No religious exemption for COVID-19 vaccine from Christian, Catholic, Hindu leaders

The+Archdiocese+of+Los+Angeles+recommends+that+all+eligible+people+receive+the+COVID-19+vaccine.+The+Saint+John+of+God+Church+holds+an+indoor+Ash+Wednesday+sermon+on+Feb.+17%2C+2021.+Photo+credit%3A+Vincent+Medina

The Archdiocese of Los Angeles recommends that all eligible people receive the COVID-19 vaccine. The Saint John of God Church holds an indoor Ash Wednesday sermon on Feb. 17, 2021. Photo credit: Vincent Medina

Vincent Medina

Religious leaders from the Christian, Catholic and Hindu faith stated that their religion does not exempt anyone from taking the COVID-19 vaccine.

As vaccine mandates take effect in businesses, government agencies, schools and colleges, exemptions are offered for those who cite a religious reason not to immunize themselves from the virus.

However, Hindu priest Archarya Bhrigu Nath Shukla, Christian pastor Danny Gomez and Catholic reverend Brian Nunes, stated that they do not give vaccine exemptions to their congregation.

Shukla leads the Sanatan Dharma Temple in Norwalk and encourages his congregation to receive the vaccine and seek treatment if they are ill.

“Hindu says to save your life. In our religion, there are no restrictions,” said Shukla. “People who ask for me to write a note, saying they can’t receive the vaccine, I tell them ‘no.'”

In addition to encouraging the vaccine, the Hindu priest offers the vaccine to the community during the weekend at the temple.

“One infected can lead to lots of infected. It’s your responsibility to keep yourself, your family, and society safe,” he said. “We need to stop the virus.”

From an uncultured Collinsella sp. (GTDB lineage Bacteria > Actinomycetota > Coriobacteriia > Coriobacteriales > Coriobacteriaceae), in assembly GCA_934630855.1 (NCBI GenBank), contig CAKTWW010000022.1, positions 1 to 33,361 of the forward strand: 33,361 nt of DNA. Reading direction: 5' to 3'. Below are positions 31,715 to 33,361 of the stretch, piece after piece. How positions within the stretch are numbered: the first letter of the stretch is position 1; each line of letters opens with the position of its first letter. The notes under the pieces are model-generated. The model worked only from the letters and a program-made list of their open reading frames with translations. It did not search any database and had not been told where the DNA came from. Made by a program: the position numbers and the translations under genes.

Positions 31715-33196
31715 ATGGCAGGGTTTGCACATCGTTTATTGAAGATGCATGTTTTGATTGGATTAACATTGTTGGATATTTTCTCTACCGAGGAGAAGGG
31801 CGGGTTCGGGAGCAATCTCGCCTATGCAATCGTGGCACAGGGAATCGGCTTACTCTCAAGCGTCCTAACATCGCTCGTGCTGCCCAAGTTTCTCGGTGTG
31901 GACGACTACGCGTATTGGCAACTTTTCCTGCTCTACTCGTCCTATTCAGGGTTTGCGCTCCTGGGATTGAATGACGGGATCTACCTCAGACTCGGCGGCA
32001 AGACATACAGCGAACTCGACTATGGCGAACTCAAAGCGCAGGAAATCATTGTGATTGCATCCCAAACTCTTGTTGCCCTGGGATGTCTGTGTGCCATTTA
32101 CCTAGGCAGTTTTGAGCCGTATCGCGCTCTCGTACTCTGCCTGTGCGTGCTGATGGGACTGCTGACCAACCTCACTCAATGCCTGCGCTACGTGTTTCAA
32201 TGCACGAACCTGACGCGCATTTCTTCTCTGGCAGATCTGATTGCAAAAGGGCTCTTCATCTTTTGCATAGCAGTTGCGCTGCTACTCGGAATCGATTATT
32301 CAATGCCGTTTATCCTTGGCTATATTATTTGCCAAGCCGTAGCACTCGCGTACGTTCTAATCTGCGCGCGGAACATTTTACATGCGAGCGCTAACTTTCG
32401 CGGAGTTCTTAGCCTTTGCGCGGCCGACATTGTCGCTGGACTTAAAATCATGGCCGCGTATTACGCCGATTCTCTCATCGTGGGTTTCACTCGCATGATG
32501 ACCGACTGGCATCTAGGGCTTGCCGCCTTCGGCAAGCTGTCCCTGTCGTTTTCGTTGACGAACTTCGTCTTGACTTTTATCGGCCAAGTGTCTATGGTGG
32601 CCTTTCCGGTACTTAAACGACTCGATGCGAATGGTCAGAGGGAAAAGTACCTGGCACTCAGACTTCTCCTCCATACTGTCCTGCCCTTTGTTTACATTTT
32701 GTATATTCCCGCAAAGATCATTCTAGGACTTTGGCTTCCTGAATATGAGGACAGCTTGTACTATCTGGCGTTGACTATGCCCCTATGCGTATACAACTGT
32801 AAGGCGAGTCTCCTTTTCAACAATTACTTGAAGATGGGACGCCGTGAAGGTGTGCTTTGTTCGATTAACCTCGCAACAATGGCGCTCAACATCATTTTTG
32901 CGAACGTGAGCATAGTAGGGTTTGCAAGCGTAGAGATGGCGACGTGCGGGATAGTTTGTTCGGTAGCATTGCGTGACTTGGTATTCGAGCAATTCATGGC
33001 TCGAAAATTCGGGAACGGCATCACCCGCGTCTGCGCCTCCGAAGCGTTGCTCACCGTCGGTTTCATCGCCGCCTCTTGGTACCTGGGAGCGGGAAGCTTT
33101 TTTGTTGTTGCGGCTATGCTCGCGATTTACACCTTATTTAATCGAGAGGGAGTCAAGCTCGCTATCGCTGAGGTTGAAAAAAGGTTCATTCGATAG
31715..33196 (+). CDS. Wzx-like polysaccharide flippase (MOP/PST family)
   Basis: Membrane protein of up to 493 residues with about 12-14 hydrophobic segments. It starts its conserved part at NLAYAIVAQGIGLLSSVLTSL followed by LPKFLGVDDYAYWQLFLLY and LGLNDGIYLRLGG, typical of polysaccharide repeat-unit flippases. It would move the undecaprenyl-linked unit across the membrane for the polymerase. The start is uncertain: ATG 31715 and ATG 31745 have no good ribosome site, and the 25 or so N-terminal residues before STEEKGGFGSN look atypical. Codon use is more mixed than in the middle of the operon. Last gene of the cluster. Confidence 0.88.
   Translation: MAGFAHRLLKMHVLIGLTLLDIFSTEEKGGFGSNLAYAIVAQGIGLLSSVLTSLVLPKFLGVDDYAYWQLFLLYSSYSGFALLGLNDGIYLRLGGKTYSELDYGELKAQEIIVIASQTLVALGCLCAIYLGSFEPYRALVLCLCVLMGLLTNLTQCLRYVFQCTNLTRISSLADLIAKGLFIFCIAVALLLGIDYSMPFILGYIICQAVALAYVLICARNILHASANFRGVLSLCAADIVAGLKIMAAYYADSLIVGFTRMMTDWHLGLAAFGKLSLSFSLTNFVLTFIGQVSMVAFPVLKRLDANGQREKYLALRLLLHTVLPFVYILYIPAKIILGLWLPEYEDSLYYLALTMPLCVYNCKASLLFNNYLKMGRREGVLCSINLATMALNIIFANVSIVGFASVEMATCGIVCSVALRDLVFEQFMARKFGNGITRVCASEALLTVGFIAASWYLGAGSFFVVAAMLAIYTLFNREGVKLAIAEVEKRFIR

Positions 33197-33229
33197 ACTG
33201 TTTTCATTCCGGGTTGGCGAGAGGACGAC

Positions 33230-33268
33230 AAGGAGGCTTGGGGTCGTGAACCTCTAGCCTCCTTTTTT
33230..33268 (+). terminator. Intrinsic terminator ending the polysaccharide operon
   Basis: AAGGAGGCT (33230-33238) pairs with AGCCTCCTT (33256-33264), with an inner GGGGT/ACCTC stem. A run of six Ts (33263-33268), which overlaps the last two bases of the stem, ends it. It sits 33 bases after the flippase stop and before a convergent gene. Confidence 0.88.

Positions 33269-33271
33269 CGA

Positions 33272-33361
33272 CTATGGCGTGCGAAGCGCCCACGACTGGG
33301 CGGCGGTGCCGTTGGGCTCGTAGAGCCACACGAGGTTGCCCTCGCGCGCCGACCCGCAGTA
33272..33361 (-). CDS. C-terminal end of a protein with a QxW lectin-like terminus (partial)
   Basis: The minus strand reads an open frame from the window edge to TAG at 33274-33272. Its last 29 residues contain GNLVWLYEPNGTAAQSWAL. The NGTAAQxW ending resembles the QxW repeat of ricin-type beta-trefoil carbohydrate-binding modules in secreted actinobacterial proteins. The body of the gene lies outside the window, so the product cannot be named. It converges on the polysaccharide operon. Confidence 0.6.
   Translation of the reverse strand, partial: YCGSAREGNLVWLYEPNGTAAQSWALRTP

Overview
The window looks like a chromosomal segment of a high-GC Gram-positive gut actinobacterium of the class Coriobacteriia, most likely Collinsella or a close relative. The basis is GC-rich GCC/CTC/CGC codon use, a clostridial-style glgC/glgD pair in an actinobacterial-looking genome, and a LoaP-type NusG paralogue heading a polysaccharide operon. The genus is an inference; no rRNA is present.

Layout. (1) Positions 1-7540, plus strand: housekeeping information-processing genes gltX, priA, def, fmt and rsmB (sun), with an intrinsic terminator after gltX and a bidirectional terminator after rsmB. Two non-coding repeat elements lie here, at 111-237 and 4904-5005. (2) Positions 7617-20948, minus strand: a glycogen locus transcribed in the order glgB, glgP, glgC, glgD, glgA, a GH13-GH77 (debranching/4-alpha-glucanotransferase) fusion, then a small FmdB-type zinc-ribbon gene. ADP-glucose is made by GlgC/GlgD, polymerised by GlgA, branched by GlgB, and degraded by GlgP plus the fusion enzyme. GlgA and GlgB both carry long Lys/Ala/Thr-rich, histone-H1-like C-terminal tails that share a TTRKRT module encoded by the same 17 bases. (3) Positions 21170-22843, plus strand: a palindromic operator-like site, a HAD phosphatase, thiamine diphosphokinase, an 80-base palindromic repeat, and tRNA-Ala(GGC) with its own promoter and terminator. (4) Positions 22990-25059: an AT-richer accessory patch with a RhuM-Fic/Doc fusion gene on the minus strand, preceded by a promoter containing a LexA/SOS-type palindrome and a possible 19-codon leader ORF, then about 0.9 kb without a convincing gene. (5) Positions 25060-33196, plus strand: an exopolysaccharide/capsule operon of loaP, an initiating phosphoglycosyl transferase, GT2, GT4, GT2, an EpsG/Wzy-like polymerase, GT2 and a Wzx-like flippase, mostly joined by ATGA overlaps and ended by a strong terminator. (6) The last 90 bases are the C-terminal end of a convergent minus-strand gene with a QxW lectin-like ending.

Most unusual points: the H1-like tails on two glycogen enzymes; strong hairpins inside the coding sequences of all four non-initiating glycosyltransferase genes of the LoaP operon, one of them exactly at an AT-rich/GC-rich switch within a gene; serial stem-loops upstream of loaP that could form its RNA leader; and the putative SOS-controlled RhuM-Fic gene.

Pastor Gomez helps preside over the Calvary Chapel in Downey. The church received multiple citations for not following safety protocols during the pandemic and was briefly closed.

However, Gomez explained that Christianity does not have any restrictions on taking the vaccine. The church also does not write religious exemptions for their congregation.

“The bible says ‘seek Godly wisdom from above,'” said the pastor. “It’s a personal conviction to receive the vaccine. Everyone should be making the best decision for their health.”

The church continues to resist COVID safety protocols, as masks are optional during their indoor sermons.

“There is a fine line, though. It has to do with the ingredients in the vaccine,” said Gomez. “If the vaccine uses STEM cells that are acquired from a fetus, then it would cross into our religion.”

Gomez was uninformed about the status of the COVID-19 virus and the vaccine, believing that antibodies protected a person from the virus and that the vaccine is still in emergency approval.

The FDA approved the Pfizer vaccine in August, and the CDC reports that people who survived COVID in the past can be infected again.

Father Brian Nunes is the Archdiocese of Los Angeles’ vicar general and moderator of the curia.

He released a statement addressing the issue of religious exemption.

“The Archdiocese of Los Angeles, in accordance with the Vatican and the United States Conference of Catholic Bishops (USCCB), recommends that all members of the Catholic community, who are able to receive a COVID-19 vaccine, should do so,” stated Nunes.

He continued to quote the USCCB, who said taking the vaccine is “an act of charity toward the other members of our community.”

“Being vaccinated safely against COVID-19 should be considered an act of love of our neighbor and part of our moral responsibility for the common good,” said the USCCB.